The downside of Pro Tools is that it can be picky about which audio interfaces it’s compatible with, so if it turns out your interface isn’t on the list it may not work. Fortunately, most audio interfaces will work with the vast majority of DAWs. While writing in Pro Tools is possible, the workflow tends to favor those who have already written their songs, and want to track and edit, as opposed to writing while recording.
Choose a digital audio workstation that matches your level of expertise
Your main goal when choosing a digital audio workstation is to find one that improves, rather than complicates, your workflow. If you’re completely alien to the world of music production, there’s no point investing in a DAW as complicated as Pro Tools or Reason without understanding concepts like complex channel routings.
Apple GarageBand is the best digital audio workstation for beginners (macOS)
If you own a macOS-equipped computer, you already have the best beginner DAW pre-installed. GarageBand features a clean, straightforward design that makes it easy for any budding producer to get started on their first track. Plus, there are plenty of online tutorials on how to use Apple’s audio editing software.
When it comes to audio files, GarageBand is programmed with essential editing tools like clip loops/fades, in addition to basic quantization, pitch, and timing correction functions. For MIDI fans, the software also comes packed with a generous library of samples, virtual instruments, and presets. You can even choose from tons of EDM and hip hop synth sounds which can be adjusted to your preferences.
This program basically has everything you’d want in a starter DAW, especially if you only want to dip your toes into the world of digital music production. Keep in mind that if you have a specific plugin you want to use it’ll need to be in AU format, as VST plugins will require a third party workaround, which can work or can get messy.
Novice producers should consider Magix Music Maker (Windows)
For those on a Windows machine, the free edition of Magix Music Maker. Its clean interface allows for easy navigation around the program, which is great for beginners. You’ll rarely, if ever, feel overwhelmed by the layout. There are limitations to it, though; for one, you’re only afforded eight tracks with the free version. With that said, the premium version is only $129 USD (and goes on sale often).
Music Maker also includes basic MIDI and audio editing functionality and a modest selection of plugins and virtual instruments. It even includes an optimized loop manager with the latest version, to keep everything organized. This is a great option if you’re on the fence about whether you prefer working with live instrumental recordings, or plugins. It has all the tools you need to create your first audio mixes.
Step up your music production game with Logic Pro X (macOS)
After you’ve spent some time with GarageBand, you may realize you need a more powerful program. That’s where Apple’s Logic Pro X comes into play—another industry-leading DAW used by artists and producers like Billie Eilish, FINNEAS, Nicky Romero, and Take a Daytrip.
At first glance, Logic Pro X pretty much looks like GarageBand in terms of its layout and design, which is great because the workflow needs little introduction if you began with GarageBand. However, don’t judge a book by its cover. This program gives you access to complex channel routing options, greater control over recording settings, and advanced MIDI and audio editing options. You can adjust out-of-tune vocals, change the melodies of your recorded audio samples, and utilize the extremely useful Flex Time function to adjust instruments moving out of time.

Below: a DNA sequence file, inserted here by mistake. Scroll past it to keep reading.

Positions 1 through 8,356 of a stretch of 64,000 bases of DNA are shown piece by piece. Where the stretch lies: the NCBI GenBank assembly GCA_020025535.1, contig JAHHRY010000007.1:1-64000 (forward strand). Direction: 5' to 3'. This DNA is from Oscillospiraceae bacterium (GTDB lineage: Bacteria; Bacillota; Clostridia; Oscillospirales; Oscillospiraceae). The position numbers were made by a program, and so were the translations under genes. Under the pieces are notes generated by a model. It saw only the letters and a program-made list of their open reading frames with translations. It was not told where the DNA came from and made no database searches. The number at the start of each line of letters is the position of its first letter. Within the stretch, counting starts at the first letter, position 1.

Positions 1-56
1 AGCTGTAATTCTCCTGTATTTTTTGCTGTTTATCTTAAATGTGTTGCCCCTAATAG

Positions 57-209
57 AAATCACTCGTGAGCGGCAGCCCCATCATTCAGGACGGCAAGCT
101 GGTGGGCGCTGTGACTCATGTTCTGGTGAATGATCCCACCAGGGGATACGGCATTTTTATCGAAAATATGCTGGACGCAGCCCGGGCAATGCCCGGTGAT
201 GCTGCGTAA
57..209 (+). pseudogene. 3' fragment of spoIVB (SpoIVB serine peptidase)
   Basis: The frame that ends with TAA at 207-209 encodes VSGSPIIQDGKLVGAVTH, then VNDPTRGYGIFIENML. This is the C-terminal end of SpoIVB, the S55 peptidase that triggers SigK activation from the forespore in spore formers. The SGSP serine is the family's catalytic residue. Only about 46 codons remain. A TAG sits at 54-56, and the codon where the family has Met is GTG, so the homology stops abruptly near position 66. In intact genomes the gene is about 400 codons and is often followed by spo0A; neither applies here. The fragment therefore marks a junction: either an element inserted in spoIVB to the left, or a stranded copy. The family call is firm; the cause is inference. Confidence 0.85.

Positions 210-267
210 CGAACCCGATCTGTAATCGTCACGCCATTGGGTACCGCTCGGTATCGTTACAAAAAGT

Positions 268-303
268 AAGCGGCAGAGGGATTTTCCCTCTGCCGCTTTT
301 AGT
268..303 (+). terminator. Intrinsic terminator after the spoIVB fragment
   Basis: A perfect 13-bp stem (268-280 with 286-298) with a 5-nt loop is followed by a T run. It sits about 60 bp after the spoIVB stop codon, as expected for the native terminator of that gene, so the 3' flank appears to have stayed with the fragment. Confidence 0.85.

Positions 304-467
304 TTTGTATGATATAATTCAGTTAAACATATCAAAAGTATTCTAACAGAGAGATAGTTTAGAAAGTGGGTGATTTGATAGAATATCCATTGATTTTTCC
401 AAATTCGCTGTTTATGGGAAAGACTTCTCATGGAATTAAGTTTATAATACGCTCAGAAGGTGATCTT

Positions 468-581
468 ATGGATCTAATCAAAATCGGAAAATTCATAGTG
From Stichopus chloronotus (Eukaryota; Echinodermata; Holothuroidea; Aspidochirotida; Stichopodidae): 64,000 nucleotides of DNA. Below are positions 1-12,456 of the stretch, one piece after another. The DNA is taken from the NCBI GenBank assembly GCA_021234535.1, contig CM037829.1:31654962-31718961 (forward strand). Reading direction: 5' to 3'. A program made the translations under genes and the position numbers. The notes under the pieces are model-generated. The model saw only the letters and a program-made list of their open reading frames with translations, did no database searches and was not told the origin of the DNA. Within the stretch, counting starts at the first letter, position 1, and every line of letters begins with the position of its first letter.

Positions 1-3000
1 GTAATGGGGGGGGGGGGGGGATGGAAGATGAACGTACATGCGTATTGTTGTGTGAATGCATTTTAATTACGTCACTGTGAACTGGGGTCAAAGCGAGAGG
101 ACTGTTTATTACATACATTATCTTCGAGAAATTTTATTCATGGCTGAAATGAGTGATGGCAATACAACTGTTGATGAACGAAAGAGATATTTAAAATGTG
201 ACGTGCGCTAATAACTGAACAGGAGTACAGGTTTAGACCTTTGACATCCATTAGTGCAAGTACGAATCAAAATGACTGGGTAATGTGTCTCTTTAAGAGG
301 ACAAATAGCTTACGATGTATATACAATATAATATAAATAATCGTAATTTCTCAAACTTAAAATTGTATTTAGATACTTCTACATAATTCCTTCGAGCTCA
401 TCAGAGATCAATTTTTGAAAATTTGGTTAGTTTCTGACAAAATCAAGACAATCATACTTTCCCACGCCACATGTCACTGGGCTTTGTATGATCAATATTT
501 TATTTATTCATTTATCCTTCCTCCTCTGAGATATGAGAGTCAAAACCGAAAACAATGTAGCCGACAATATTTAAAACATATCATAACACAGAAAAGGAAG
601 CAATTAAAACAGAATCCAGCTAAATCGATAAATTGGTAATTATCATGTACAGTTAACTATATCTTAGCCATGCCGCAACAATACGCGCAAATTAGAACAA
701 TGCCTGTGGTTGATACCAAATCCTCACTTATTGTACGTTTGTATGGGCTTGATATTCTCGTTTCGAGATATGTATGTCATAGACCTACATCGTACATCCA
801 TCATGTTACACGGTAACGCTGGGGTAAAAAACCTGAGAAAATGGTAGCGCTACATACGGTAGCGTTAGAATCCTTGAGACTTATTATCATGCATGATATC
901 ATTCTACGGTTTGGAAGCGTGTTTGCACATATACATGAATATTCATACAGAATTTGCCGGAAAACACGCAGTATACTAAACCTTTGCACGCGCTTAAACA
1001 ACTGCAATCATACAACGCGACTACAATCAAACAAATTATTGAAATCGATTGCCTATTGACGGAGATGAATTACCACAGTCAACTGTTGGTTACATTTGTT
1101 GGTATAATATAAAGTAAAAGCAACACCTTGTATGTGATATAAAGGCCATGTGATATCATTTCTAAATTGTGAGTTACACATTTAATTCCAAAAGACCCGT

Logic Pro X has a simple interface with powerful features.
Logic Pro X is great for both writing as you record, and straight-up recording your already written music. One thing to keep in mind is that Apple frequently updates the program, which means you’re always getting new features, but there’s a tendency to abandon previous versions with little support, forcing users to pay for upgrades.
Plus, Logic Pro X is known for having an extensive collection of virtual instruments (over 1,800) and audio effects included. To list just a few, you’re afforded access to vintage EQ emulators, powerful virtual synths, and a wide selection of simulated guitar amps and pedal effects.
Logic Pro X is currently available on the Apple App Store for $199.99, or there’s a free demo.
Reason brings an old-school approach to music production with a digital touch
If you want total control over your digital music production workflow, Reason is the program for you. What makes this program so special among musicians is how its user interface emulates the experience of using actual rack-mounted audio gear.
Every instrument and effect is presented like a piece of studio hardware, with the front of the virtual rack showing plugin controls, and the back displaying various input and output options. Speaking of inputs and outputs (I/O), Reason relies on the user to figure out the signal flow between channels, as opposed to other DAWs, which typically automates this process.
Reason 12 lets you control everything.
While Reason’s skeuomorphic design and learning curve may not be everyone’s cup of tea, its hands-on approach to recording, mixing, and mastering blends old-fashioned music production with the modern conveniences of the digital age. You can try Reason 12 for $1 with a 30-day trial, but after that, you may find its $499 price tag off putting. If you’re in audio production for the long haul, its inclusion of audio plugins and sample libraries make it a worthwhile investment.
When choosing a DAW, your operating system and hardware matters